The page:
One of the attractions of an English degree was that there were no math requirements. Unfortunately, as an adult, I keep on taking up projects that require extensive calculation. Dear Elementary School teachers: You were right. I do use math every day, and I'm sorry I didn't believe you.
I'm working today on defining a system that will accurately account for my actual food costs, plus take into account the outlay that would be necessary if I were starting from a truly empty kitchen. I've decided to account for anything I can buy in bulk for just the amount I use: theoretically, I could go down to the store and buy just one cup of any of those items. So, if I were a very precise shopper, my outlay wouldn't necessarily differ from my consumption.
On the other hand, there are items that I simply couldn't buy in the small quantity I need. For example, I have a big block of mozzerella cheese I bought some time ago. I buy block cheese when it's on sale (and it's never organic, by the way) and then cut it into 8oz portions and freeze them. Whenever I need cheese, I just thaw out a portion and grate it up. You wouldn't do this with a fine cheese, of course, but it works well for anything that will be cooked or melted.
I've decided not to even try to account individually for the items in my CSA box. When I started subscribing, I carefully weighed every item and compared its cost at the store with the cost of my box. At that time, the box cost me just a little less than it would have cost to buy on an item per item basis. This varies from box to box, and month to month, depending on just what is in season. Early Spring can be a little sparse, and in August we usually have more tomatoes than we can use. Anyway, it will just be easier for me to automatically deduct $12 from my budget every week than to try to work out what to charge for every item.
I'm doing something similar with milk and wine and the like: when I open a container, I charge myself the full amount on that day, and then don't charge myself again until I open another one.
Today I start weighing items from my pantry: 1 cup of kidney beans weighs 7 ounces; one cup of rice, 6 ounces. I spend part of the afternoon weighing spices. At first I think I can just pour them onto the scale and then maybe weigh a tablespoon or so to get a cost estimate. But herbs and spices weigh, quite honestly, almost nothing, especially in 1/2 or 1/4 bottle quantities. I decide to weigh them in their bottles and then to weigh them all again at the end of the project, adding the costs into the final tally.
This means that ongoing costs won't reflect any herbs or spices, but considering how little these items weigh now, I don't think the difference will take me below or above budget.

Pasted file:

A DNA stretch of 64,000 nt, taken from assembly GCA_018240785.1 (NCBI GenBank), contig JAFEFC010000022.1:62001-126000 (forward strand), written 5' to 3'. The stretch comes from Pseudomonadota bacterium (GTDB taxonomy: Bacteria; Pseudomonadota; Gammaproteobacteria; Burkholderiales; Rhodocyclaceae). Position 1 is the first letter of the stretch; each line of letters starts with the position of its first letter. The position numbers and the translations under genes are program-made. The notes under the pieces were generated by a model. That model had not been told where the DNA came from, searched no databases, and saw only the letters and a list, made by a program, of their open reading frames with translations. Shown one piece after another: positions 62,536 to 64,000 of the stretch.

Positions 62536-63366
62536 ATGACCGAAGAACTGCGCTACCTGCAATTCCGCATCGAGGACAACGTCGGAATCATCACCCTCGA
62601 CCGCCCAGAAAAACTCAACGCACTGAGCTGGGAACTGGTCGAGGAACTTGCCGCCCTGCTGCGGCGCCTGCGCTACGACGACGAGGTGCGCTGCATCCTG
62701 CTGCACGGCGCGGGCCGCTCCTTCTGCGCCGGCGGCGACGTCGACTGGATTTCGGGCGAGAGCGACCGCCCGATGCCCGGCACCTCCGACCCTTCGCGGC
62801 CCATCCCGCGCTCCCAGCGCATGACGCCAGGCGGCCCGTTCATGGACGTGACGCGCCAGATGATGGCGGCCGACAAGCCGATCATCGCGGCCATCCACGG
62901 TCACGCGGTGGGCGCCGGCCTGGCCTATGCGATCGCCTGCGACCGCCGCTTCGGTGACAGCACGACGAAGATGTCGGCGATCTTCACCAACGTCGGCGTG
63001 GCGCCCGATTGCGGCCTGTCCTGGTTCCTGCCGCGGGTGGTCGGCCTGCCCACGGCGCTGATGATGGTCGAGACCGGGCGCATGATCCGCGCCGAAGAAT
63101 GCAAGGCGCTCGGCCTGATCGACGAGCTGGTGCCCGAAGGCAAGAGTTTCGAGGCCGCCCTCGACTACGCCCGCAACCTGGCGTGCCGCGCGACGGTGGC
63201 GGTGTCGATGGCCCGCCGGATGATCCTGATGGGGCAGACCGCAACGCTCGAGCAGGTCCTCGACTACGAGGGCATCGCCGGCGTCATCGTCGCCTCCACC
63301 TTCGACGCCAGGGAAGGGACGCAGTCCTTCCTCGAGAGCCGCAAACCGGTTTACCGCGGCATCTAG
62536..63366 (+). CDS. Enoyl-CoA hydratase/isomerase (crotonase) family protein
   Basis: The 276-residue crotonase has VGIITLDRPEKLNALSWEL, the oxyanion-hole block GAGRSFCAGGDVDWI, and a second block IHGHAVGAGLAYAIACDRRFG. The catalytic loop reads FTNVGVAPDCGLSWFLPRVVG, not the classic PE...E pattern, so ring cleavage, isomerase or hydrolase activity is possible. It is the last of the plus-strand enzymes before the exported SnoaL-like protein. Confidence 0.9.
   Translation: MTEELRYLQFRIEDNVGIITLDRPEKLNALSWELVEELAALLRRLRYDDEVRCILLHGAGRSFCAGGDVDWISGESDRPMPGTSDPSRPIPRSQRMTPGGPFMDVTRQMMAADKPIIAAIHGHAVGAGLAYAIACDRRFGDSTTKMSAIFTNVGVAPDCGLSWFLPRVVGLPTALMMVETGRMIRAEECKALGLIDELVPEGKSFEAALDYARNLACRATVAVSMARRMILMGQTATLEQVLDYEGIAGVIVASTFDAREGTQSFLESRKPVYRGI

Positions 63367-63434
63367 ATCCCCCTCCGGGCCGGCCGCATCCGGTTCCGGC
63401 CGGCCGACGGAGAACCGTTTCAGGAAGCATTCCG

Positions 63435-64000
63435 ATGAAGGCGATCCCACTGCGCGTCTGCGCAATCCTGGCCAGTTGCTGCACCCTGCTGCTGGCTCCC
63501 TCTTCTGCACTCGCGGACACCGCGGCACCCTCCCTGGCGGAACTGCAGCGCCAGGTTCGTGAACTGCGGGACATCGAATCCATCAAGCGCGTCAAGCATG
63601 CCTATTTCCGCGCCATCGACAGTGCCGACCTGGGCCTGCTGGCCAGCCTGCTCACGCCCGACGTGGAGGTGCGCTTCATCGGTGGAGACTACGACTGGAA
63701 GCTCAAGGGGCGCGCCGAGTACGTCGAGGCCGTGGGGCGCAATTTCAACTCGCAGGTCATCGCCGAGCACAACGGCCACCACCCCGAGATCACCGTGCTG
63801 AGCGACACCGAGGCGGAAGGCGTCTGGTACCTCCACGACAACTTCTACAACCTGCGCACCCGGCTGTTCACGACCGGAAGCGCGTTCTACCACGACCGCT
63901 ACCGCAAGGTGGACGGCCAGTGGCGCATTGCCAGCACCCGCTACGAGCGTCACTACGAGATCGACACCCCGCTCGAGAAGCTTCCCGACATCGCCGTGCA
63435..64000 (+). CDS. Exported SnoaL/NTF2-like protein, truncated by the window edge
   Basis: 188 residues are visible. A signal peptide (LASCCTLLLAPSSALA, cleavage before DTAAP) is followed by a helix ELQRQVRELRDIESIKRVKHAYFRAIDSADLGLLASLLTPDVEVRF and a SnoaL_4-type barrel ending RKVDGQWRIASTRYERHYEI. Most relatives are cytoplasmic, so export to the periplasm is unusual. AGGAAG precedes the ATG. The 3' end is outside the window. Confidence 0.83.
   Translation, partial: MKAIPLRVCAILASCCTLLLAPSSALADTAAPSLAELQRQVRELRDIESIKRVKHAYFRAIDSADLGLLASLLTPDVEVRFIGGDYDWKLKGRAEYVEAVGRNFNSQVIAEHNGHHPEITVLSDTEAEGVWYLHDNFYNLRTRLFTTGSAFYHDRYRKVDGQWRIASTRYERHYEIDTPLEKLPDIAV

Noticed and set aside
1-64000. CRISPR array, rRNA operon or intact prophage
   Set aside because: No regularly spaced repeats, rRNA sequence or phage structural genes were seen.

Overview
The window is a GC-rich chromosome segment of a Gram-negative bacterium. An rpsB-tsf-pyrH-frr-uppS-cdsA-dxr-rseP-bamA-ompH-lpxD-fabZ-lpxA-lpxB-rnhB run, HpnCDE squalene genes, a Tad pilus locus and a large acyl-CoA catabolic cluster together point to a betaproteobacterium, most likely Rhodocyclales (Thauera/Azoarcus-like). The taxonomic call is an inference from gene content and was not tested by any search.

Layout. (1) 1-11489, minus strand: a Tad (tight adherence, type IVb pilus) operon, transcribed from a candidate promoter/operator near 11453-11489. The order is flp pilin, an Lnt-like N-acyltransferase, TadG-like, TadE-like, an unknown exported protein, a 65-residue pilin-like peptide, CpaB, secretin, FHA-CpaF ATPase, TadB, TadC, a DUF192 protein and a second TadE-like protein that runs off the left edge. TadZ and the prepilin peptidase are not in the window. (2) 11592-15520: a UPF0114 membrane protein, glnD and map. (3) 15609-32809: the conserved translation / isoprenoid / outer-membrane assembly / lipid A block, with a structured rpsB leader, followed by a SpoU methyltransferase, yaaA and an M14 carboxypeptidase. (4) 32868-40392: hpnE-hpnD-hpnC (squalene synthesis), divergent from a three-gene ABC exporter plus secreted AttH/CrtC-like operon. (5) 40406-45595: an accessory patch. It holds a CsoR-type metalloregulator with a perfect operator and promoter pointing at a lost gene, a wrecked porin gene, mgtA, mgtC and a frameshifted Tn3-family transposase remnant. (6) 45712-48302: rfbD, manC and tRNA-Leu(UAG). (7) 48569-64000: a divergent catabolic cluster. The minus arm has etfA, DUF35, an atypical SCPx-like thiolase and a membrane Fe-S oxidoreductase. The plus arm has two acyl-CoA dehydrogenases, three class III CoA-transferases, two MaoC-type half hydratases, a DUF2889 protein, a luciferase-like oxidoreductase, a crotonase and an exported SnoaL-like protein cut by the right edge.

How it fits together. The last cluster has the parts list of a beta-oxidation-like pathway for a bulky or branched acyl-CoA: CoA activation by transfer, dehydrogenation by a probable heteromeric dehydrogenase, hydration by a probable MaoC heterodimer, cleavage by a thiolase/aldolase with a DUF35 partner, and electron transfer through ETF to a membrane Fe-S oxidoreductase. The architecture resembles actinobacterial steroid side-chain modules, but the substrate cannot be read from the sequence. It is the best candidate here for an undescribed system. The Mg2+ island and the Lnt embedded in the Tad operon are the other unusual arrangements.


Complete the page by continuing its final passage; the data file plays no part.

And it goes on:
The truth is, I'm flying in the dark. I do my marketing on Friday, so I actually have no idea what I've spent so far this week. In contrast to my initial sense of confidence, without any concrete figures, I have an increasing sense of panic as I try to plan menus for coming week. When I get home with prices for everything, what will I find?
In the afternoon, I make some vegetable stock and place it in the refrigerator to cool. I'll use some of it tonight, and the rest I'll ladle into muffin tins to freeze in 3/4 cup portions. When I need it next week, it will be easy to just pull out 6 disks and melt them in a saucepan.
Breakfast is coffee and oatmeal for me, just coffee for him. For lunch, Jesse gets black beans & rice and cherries. I have a small portion of black beans, a small portion of rice, and the rest of the couscous. I am not proud of this combination—it's more of a conglomeration of foods than a meal. But there probably isn't a large enough portion of couscous to send, so in the time-honored tradition of conscientious housekeepers everywhere, I eat it. Cherries for dessert.
Jesse gets home and explains that he had an unexpected business lunch today, and that he plans to eat today's lunch tomorrow. I look at him, my eyes suddenly intense. "I didn't pay," he says. There is a pause while my mind races. "I hope that doesn't mess you up."
"It completely messes me up," I reply. Because what I'm trying to work out is this: I can put the last portion of beans and rice into the freezer to keep them from contaminating the food stream and bringing down our costs. That'll be fine. But how am I going to account for those cherries?
For dinner, I make Brown Rice Risotto, an old standby, and have Jesse grill some asparagus and sugar snap peas from our box to mix in. With it, we have a salad with raspberry vinaigrette. It's enough, and it's good.
I decide to substitute a fictitious apple for the uneaten cherries and go to bed.
Thursday total: $6.50. Remaining weekly allowance: $27.70.
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